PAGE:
Families belong together
Forced displacement sometimes means families are torn apart. Based on the simple but crucial premise that families belong together, UNHCR has made family reunification a priority.
In the Nordic and Baltic countries, UNHCR works with family reunification in several ways. Through advocacy to improve the access to family reunification and to reduce and remove the many legal, financial and practical obstacles that families face. In addition, we monitor policy and practice and support decision-makers and legal representatives with capacity building.
We also communicate to decision-makers, the media, and the public on the importance of family reunification, as this is vital for families’ ability to rebuild their lives and integrate into society, as well as for refugees’ mental health.
What is going on?
When conflict, violence, persecution, and human rights violations force people to flee — sometimes immediately, and in the midst of chaos —many families are torn apart. It may take months and sometimes years before they get news of where their loved ones have ended up.
The desire to join close family members is a key reason why refugees may wish to travel to Europe. Some resort to making dangerous and irregular journeys in order to be together, risking their lives, exploitation, and abuse along the way. No family member should have to take such risks; they have a fundamental right to be reunited – something that is called family reunification.
The Nordic and Baltic countries provide refugees the opportunity for family reunification, although in recent years this has become much more difficult. Not being able to reunite with their family can have a significant impact on the mental health of refugees and on their ability to integrate and contribute to their host community. In practice, there are many obstacles – legal, practical, and financial – keeping refugee families apart and leaving family members in prolonged periods of uncertainty and insecurity.
- Legal obstacles: Some countries have imposed strict time limits for refugees to apply for family reunification, making it difficult if not impossible for refugees to provide all documents needed. Other countries apply long waiting times or have lengthy processing times. This leads to unsafe situations and even longer separation. In addition, some countries apply very narrow family definitions and grant different rights to refugees and beneficiaries of temporary protection, even if their rights to a family life is equally fundamental.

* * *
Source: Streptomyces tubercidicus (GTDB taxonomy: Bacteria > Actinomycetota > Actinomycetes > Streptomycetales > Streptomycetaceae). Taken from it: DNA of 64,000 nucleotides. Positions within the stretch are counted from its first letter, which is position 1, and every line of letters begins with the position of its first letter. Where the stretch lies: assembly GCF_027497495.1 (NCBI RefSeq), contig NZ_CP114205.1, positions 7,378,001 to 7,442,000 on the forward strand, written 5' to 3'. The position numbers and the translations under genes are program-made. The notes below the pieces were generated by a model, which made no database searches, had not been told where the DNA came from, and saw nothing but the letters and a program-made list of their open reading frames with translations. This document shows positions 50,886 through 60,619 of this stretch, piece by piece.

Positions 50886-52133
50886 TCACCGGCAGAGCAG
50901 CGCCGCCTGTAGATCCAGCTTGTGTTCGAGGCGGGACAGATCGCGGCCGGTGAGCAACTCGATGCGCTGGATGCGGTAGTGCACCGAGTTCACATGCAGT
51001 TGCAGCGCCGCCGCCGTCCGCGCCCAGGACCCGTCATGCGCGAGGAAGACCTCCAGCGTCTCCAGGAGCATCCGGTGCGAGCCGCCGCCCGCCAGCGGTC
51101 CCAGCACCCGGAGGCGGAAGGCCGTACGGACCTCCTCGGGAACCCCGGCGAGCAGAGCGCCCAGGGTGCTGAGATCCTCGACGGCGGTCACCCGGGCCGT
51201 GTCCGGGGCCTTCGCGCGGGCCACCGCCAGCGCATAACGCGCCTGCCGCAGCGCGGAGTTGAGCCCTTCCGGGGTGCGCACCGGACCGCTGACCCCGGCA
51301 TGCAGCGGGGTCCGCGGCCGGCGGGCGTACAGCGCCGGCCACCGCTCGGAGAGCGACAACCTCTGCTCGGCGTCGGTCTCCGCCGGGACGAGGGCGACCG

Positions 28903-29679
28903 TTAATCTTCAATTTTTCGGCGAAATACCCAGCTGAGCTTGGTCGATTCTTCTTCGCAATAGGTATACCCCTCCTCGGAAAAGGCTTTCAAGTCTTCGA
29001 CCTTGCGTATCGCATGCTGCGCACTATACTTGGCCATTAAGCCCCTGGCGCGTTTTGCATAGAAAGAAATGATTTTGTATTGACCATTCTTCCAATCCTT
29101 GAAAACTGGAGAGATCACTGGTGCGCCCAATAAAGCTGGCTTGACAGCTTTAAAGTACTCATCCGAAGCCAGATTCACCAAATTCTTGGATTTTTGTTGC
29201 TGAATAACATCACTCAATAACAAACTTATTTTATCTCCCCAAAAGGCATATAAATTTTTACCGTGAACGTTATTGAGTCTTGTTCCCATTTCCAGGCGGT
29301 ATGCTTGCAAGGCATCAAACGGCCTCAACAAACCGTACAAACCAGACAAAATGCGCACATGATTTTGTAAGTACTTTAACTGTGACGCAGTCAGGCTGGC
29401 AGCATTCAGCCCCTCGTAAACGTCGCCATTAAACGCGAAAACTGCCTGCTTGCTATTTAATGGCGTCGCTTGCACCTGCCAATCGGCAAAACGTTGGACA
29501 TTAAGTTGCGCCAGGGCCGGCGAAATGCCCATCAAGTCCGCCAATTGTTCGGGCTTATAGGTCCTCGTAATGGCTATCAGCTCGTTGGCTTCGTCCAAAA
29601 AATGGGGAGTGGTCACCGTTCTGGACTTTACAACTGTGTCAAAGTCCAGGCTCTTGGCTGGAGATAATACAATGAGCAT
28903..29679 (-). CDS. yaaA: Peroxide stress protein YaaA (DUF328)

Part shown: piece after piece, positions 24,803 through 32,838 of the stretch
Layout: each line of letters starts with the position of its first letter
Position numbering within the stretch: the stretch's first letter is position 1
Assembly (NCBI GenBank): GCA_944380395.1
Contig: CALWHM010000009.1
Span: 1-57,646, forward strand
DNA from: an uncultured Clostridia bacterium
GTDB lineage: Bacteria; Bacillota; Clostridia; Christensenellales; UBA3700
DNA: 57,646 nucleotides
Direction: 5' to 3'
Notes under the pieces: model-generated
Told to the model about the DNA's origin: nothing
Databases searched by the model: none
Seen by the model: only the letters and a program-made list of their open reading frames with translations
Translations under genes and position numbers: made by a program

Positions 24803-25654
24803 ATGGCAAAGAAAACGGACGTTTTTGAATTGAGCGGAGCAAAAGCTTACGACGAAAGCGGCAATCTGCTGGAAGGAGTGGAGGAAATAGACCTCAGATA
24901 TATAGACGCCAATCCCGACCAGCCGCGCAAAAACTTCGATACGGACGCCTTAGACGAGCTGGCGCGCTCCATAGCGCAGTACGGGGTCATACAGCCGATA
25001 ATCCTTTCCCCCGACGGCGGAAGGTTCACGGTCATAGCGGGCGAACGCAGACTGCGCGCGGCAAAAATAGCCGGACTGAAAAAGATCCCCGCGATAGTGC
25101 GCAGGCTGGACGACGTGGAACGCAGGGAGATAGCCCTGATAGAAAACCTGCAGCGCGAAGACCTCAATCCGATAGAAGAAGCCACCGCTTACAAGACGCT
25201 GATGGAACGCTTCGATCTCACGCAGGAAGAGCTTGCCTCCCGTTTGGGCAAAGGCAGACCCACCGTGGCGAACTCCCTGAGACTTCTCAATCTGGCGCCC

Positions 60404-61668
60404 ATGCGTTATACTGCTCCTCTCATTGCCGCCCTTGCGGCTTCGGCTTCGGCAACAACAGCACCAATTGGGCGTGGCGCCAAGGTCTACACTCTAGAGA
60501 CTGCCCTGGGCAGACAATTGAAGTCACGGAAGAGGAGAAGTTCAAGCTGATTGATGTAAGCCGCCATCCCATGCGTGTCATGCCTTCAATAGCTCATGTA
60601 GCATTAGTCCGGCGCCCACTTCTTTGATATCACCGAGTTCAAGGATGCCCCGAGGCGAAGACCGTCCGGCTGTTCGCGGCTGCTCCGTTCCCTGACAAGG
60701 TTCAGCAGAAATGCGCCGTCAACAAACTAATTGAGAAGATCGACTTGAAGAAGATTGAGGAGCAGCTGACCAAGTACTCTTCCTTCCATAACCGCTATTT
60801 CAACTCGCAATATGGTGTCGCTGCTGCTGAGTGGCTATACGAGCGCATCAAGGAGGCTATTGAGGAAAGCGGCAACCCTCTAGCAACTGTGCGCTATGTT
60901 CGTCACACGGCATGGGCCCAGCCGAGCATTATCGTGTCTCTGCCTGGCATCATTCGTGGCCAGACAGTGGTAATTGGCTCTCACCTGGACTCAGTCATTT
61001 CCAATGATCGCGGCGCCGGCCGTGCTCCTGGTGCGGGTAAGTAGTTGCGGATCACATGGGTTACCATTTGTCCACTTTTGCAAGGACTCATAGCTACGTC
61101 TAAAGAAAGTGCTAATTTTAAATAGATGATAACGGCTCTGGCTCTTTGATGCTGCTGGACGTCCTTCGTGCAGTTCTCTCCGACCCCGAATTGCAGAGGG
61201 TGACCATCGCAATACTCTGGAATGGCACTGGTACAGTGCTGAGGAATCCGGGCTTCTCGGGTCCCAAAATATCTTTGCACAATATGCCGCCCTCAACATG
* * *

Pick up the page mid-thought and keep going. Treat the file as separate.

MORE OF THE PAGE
- Financial obstacles: Some countries have put in place steep application fees, even for unaccompanied minors, as a condition to be reunited with their family, while other countries have strict income requirements for the refugee to demonstrate his or her ability to support their family members. These requirements can prove difficult to overcome for refugees, who are trying to adapt to life in a new country after having fled conflict, war, and persecution.
- Practical obstacles: Some countries require that family members abroad travel to an embassy to complete formalities or to collect a visa. However, reaching an embassy can be both dangerous and costly, if not completely impossible, as the embassy may be far away or even in a different country, requiring them to cross borders.
What needs to change?
The situation could be different. Politicians and governments have a choice to make family reunification more straightforward, flexible, and accessible to refugees.
UNHCR is concerned about recent restrictions around family reunification – sometimes even as attempts to deter refugees from seeking asylum – and urge countries to remove the obstacles that currently prevent families from reuniting.
Concrete changes could include easing time restrictions, ensuring that fees are kept moderate, removing maintenance requirements and adopting a more flexible approach with regards to the concept of family, acceptance of documents, and requirements to access in person an embassy for identification and issuance of travel documents.
Reports & other resources
UNHCR Report "Families Together"
In 2019, UNHCR released a report with concrete recommendations to European countries and the EU institutions to make the procedure for family reunification faster, smoother and safer for everyone. Link here.
News and activities on Family Reunification
Today, a UNHCR-commissioned study analyzing the legal, practical and financial obstacles to family reunification for refugees in Finland is launched. UNHCR reiterates its recommendations to the country in this area.
“I can’t remember when life was last as good as this,” says Nakout. After years of abuse, she now dreams of reuniting with children who she thought she was dead.
Norway, Denmark and Sweden have in recent years tightened the rules and practices for family reunification. This means that families do not get protection together. Press release from NOAS.